At QuatriniRafferty, every day we talk with and work to protect the rights of people who are injured in an instant and have their lives changed forever. The news media tells us about motor vehicle collisions that occur on our highways, but very rarely do you hear about how significantly those motor vehicle collisions impact the victims and the families of victims of motor vehicle collisions. There is finally a story in the news that gives us some details about how painful the road to recovery can be after an injury.
The Western Pennsylvania Trial Lawyers Association has chosen to award Brenda Gump with its Comeback Award of 2014. The news report on this story, which is shared below, tells you how significantly Brenda Gump’s life has changed since her injury. She is an inspiration.
Even with her significant injuries, you will see that Mrs. Gump had to take her case to trial in order to obtain a verdict to get funds to help her with the care she needs. She continues to move forward with her care. The jury verdict she had to fight for will help her with the care she needs after her critical injuries. Trial lawyers have helped Brenda Gump and continue to help so many people like her who are injured, through no fault of their own. We are inspired by her story.
Finleyville car crash victim’s recovery nets comeback award from trial lawyers association
Sunday, Nov. 16, 2014, 9:00 p.m.
A serious car accident on the way to her daughter’s wedding rehearsal put Brenda Gump in a coma for six weeks and left her with no short-term memory.
Four years later, Gump, 56, of Finleyville in Washington County plays cards, board games and crossword puzzles. Although she needs around-the-clock supervision, she’s able to walk with a cane and visits a brain injury recovery group and personal trainer once a week.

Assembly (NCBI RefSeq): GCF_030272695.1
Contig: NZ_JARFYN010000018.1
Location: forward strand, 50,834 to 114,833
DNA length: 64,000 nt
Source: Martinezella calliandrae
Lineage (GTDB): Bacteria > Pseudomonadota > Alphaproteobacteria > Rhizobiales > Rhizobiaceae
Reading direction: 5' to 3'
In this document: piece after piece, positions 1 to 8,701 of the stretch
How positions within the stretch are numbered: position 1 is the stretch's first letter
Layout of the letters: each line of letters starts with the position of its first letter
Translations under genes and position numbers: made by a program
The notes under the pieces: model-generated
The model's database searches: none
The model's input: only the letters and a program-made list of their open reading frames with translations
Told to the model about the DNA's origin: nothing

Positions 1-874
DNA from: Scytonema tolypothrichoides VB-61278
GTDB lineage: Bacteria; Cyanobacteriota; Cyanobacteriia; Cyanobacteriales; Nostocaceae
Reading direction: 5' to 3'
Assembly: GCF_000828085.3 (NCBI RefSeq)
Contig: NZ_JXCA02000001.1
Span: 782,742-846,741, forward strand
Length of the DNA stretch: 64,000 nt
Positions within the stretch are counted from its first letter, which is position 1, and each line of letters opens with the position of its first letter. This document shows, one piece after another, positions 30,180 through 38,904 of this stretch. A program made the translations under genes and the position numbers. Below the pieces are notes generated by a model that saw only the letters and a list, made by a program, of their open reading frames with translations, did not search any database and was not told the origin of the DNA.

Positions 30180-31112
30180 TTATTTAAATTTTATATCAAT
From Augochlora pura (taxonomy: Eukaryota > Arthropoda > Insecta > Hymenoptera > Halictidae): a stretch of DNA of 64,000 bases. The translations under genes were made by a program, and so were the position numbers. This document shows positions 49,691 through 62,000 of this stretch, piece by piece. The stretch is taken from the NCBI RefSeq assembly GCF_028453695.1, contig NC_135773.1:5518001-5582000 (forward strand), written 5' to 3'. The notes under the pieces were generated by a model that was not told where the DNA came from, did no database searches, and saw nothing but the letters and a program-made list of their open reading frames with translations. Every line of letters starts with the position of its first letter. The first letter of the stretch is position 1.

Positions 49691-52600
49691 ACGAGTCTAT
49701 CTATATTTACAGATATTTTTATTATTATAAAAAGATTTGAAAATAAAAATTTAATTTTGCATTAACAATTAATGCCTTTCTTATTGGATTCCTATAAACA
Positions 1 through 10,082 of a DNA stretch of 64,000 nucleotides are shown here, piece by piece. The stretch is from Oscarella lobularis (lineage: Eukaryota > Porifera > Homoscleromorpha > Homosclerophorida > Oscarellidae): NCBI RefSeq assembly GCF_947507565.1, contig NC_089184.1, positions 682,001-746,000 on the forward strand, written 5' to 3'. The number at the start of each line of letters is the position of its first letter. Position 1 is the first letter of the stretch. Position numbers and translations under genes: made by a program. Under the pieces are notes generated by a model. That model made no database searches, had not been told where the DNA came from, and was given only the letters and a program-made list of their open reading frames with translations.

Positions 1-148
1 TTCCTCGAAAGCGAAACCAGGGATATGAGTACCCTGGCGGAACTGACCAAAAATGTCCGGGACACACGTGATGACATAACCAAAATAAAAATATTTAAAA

Her recovery earned her the Western Pennsylvania Trial Lawyers Association 2014 Comeback Award, which she’ll receive Thursday at the Grand Concourse restaurant in Station Square. The association will donate $1,000 to The Brain Recovery Crew, a Bethel Park nonprofit, in her honor.
“Just the fact that she’s alive is amazing,” said Anthony Mengine, Gump’s lawyer. Last month, she won a $15.8 million verdict against the Connecticut construction company that a civil jury found partially responsible for the accident. “She’s come way back.”
Gump does not remember the June 11, 2010, accident along Route 51 in Pleasant Hills. She doesn’t remember that her four children are married and don’t live with her anymore. And she doesn’t know her grandchildren, all of whom were born after the accident.
“With such a significant brain injury, she’s brought back to an almost childlike state,” said her daughter, Dana Gump, 31, of Finleyville, who eventually got married a year after the accident and is now a mother. “It’s hard for her to express herself the way she would want to, and from minute to minute, day to day, she’ll call me – sometimes 10 times a day – because she doesn’t remember.
“That’s the biggest deficit. That’s the biggest challenge.”
Gump underwent surgery to remove part of her brain after the accident. Doctors told her family that she never would be able to walk, talk, feed or bathe herself again.
Dana Gump, an executive recruiter at Princeton One on the North Shore, said that was not acceptable to her family or her mother.
“She put up a tremendous fight, and she still does to this day,” she said.
The collision occurred as Gump’s son, Daniel, tried to turn left from Route 51 to Primanti Bros. restaurant, where Dana Gump’s rehearsal dinner was scheduled. A driver in the left lane allowed him to turn, but did not see a pickup approaching.
“Even as I saw the crash, I couldn’t let myself believe it was happening,” Dana Gump said. “You go from the highest point – getting married in a few hours – to thinking your mother may have passed away.”
Dana Gump said her family sued Lane Construction Corp., PennDOT and the driver of the other vehicle because mounting medical bills became too expensive for the family to handle.
When PennDOT and the other driver settled with the family before trial, Lane became responsible for all $15.8 million.
The company has not paid, and the case remains on appeal, Mengine said. A Lane official did not return calls for comment.
Dana Gump said her mother’s injuries have made life difficult.
Brenda Gump once did everything for her kids; now they’re the ones who must be responsible for her, she said. It has brought the family closer than ever.
“You see things in a different light now. Every kiss she gets from her grandkids, every little thing,” she said. “Unfortunately, until something is taken from you, you don’t always appreciate it to the fullest.”